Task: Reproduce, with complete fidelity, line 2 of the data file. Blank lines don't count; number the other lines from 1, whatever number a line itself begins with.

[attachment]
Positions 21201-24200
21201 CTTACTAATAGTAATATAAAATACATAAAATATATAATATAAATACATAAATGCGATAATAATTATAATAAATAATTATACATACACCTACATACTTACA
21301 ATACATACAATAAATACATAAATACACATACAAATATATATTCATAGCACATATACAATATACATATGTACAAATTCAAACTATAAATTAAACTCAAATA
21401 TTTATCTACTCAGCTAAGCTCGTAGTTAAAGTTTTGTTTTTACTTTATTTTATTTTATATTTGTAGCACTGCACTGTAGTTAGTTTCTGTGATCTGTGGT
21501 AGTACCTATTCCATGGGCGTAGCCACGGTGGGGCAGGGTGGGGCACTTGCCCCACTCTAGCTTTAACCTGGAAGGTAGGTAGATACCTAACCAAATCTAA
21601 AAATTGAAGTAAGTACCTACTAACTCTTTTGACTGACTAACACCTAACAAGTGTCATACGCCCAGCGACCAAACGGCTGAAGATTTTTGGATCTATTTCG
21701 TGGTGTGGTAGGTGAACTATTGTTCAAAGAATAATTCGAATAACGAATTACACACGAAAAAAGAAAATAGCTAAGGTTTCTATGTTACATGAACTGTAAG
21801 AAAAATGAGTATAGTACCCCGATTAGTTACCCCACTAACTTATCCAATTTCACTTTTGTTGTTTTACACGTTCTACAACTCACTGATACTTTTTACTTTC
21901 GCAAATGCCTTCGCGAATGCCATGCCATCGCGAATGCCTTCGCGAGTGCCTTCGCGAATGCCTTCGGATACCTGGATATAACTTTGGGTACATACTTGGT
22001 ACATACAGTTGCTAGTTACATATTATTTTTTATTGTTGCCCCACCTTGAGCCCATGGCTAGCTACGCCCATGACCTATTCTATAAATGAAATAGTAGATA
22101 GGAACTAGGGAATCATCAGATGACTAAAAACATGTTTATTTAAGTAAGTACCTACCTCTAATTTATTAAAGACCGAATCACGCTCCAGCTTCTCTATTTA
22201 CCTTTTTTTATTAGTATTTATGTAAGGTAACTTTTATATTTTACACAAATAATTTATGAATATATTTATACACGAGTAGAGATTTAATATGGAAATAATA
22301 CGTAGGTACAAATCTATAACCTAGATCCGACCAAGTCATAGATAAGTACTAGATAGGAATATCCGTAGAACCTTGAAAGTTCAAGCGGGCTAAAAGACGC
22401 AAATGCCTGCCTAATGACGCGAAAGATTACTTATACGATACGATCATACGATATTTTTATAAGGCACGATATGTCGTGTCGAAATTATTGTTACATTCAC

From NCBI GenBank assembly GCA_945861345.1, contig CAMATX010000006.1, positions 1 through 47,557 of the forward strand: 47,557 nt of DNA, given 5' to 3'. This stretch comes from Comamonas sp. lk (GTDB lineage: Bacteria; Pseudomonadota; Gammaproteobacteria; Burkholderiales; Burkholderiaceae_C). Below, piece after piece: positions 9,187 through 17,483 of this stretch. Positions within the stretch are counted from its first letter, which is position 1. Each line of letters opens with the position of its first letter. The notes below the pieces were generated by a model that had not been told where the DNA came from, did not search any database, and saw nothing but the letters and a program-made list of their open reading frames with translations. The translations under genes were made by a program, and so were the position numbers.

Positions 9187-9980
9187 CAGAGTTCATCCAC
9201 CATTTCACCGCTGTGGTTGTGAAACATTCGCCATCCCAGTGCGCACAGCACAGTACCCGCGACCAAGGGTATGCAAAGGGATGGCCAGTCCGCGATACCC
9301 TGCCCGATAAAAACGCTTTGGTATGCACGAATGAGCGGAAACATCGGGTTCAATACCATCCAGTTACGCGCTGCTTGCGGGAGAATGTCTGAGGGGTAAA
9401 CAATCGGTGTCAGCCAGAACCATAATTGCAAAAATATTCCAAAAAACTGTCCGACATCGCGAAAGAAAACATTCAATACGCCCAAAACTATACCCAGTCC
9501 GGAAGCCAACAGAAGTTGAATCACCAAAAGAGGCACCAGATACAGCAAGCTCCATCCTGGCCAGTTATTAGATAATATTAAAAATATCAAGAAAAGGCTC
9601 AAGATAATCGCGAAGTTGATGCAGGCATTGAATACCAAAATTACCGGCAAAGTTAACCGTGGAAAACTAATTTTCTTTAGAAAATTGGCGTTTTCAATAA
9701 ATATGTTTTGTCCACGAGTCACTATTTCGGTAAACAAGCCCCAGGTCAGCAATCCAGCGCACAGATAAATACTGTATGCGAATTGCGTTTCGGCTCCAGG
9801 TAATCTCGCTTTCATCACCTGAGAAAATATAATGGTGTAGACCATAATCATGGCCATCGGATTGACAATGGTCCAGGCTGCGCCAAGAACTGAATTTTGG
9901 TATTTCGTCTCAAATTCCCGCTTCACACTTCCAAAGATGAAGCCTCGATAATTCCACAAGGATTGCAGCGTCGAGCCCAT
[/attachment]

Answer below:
21201 CTTACTAATAGTAATATAAAATACATAAAATATATAATATAAATACATAAATGCGATAATAATTATAATAAATAATTATACATACACCTACATACTTACA